Hello friends, family, and world at large,
Welcome to the best (though probably only) “Ethiopian-One Health-Ohio State MBA student blog”. For those who might be unaware, our team of six OSU MBA students has partnered with the nonprofit organization One Health to analyze the operations of Ethiopian factories and facilities. The ultimate goal of this project is to better understand how these facilities impact the surrounding people, animals, and environment. One Health’s overarching goal is to improve health and environmental wellbeing in developing areas. For this specific project, we are concentrating on hospitals, pharmacies, and factories that directly handle food or animal products.
The final two weeks of our three week trip will be spent in Addis Ababa because of its large population and industrial presence. However, now we are in Gondar, a smaller city in the northwest region of the country. We are working closely with faculty from the local university, who have been instrumental in arranging our visits to the various facilities. Our first day was spent touring the only hospital in the city, which is operated by the university.
On the first day of our trip, we met with our Gondar contacts at the University of Gondar campus and finalized our itinerary for the week. We made plans to visit the University of Gondar hospital, Dashen Brewery, a local glove manufacturer, and local pharmacies.
As you may have guessed, there are some noticeable differences between an Ethiopian hospital and one found in the United States. What they lack in technological equipment and training, however, they attempt to make up for with resourcefulness and resiliency. For example, while the newly opened cancer treatment facility has no oncologists or cancer drugs, doctors provide a place for patients to bring outside drugs and have them administered. In the operating room, surgeons work through mid-surgery power outages without even a momentary lapse in concentration.
Arguably, the most unexpected aspect of the visit was how honest and non-defensive the hospital workers acted towards us. They were not ashamed of admitting issues and pain points in their operations; they genuinely wanted feedback on how to make the hospital better.
While our GAP team was amazed at how they could do so much with such limited resources, there were still some startling observations during the visit. For example, the bio-hazard waste from the cancer treatment area had not been disposed of since the facility opened over a year ago, and was piling up in plastic bags in a small outdoor area directly behind the building. Many areas (such as the ICU and some operating rooms) held multiple patients with no barriers between them, while those not currently being attended to were often laying on the ground outside of rooms. There were also several waste management issues, such as liquid waste being discharged directly into a nearby stream. In contrast, the hospital pharmacy had a very robust process for monitoring its prescriptions using a foreign inventory management software.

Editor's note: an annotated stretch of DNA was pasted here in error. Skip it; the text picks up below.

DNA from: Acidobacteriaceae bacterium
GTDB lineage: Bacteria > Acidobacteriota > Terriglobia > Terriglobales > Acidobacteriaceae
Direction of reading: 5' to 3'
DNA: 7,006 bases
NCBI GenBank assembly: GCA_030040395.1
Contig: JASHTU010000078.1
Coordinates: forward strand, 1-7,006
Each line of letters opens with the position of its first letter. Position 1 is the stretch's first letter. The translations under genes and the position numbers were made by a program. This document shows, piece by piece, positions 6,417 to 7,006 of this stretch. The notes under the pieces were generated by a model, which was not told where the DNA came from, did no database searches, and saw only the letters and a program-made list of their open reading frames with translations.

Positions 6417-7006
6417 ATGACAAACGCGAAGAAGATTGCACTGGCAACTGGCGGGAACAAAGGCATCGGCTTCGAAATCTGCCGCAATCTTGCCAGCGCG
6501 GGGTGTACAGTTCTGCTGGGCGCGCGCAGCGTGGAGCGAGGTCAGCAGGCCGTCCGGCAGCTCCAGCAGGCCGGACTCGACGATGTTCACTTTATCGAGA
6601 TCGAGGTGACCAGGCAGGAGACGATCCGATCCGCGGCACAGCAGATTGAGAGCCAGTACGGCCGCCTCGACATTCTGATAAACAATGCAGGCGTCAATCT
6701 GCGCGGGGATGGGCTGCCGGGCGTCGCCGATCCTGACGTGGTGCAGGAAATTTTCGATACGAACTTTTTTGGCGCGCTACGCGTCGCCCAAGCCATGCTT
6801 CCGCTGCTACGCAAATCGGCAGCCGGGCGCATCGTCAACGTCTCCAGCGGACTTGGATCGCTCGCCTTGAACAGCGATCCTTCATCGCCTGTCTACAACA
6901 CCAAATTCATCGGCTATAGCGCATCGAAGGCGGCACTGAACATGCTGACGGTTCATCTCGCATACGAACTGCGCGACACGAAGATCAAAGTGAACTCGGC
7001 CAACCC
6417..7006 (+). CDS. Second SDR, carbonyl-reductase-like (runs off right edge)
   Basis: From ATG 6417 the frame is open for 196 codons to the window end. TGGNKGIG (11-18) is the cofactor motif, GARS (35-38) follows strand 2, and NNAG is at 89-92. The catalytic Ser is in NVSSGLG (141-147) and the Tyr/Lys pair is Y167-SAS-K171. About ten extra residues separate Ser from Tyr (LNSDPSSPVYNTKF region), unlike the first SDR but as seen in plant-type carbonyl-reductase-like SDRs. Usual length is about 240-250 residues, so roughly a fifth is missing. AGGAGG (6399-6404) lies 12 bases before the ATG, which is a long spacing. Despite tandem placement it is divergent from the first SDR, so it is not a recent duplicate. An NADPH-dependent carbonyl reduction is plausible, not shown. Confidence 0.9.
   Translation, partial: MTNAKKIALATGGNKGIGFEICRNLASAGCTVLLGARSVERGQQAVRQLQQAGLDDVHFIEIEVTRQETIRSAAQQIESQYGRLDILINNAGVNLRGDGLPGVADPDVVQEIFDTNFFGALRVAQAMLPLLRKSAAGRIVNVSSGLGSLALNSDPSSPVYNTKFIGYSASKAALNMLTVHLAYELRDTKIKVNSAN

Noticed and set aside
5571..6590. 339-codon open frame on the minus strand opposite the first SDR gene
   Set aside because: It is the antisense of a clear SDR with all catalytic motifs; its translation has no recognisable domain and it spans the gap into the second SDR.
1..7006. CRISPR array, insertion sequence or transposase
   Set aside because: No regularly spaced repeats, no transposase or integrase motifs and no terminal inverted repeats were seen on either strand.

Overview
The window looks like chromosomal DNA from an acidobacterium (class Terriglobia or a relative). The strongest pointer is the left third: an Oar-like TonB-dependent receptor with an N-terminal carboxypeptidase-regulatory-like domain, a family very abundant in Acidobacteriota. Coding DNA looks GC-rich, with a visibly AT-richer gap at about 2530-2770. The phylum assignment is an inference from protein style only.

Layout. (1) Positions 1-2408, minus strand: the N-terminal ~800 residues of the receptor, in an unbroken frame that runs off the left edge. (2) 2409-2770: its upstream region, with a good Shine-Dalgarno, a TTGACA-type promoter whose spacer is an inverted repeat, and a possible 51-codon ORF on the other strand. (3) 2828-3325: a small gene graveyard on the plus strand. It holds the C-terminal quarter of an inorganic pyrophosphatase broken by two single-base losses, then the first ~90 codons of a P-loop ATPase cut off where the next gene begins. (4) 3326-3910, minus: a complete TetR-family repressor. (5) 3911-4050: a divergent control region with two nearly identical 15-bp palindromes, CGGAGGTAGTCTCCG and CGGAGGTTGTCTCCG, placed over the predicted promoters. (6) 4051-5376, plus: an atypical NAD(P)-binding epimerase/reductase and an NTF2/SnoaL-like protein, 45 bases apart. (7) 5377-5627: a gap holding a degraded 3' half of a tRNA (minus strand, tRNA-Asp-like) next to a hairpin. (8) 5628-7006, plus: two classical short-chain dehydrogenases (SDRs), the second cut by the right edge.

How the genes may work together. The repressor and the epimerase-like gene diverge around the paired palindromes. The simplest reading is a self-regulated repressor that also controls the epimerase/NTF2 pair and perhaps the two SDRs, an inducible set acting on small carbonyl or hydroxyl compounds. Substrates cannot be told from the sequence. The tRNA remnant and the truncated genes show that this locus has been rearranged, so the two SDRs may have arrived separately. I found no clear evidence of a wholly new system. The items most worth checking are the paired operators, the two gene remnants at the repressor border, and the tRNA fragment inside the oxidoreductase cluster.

These are just a small portion of the observations (both positive and negative) our team collected. The accommodating nature of everyone we interacted with enabled us to learn more than we ever anticipated, but we also saw an opportunity for future teams to perform more in-depth analysis of the hospital’s operations.
Our second site visit in Gondar was the Dashen Brewery. It provided some much needed contrast to the somber nature of the hospital tour. When we arrived, we were immediately impressed by the sophistication of the factory. It was extremely clean; there were numerous automated processes; and, they tracked key performance metrics such as bottle breakage and percentage of under-filled bottles. We still identified areas of improvement, such as better worker adherence to protective equipment guidelines and enhanced lighting in areas where manual labor is required.
Our final site visit, to a glove factory, was cancelled due to permission issues, but we were able to visit two local pharmacies and observe their processes.
The team has been able to collect an immense amount of information in just the first week, which has caused us to place even greater emphasis on developing a final report that is well-structured and succinctly articulates our key findings.
Looking ahead, we will begin working in Addis Ababa on Monday. We are currently in contact with the local university there to schedule facility visits, but unreliable internet poses a significant challenge. Our last email took 35 minutes to send!
In the meantime, we are preparing for our next site visits, enjoying a few Dashen beers, and wondering what happened on Game of Thrones last week.
Check back next week for another update!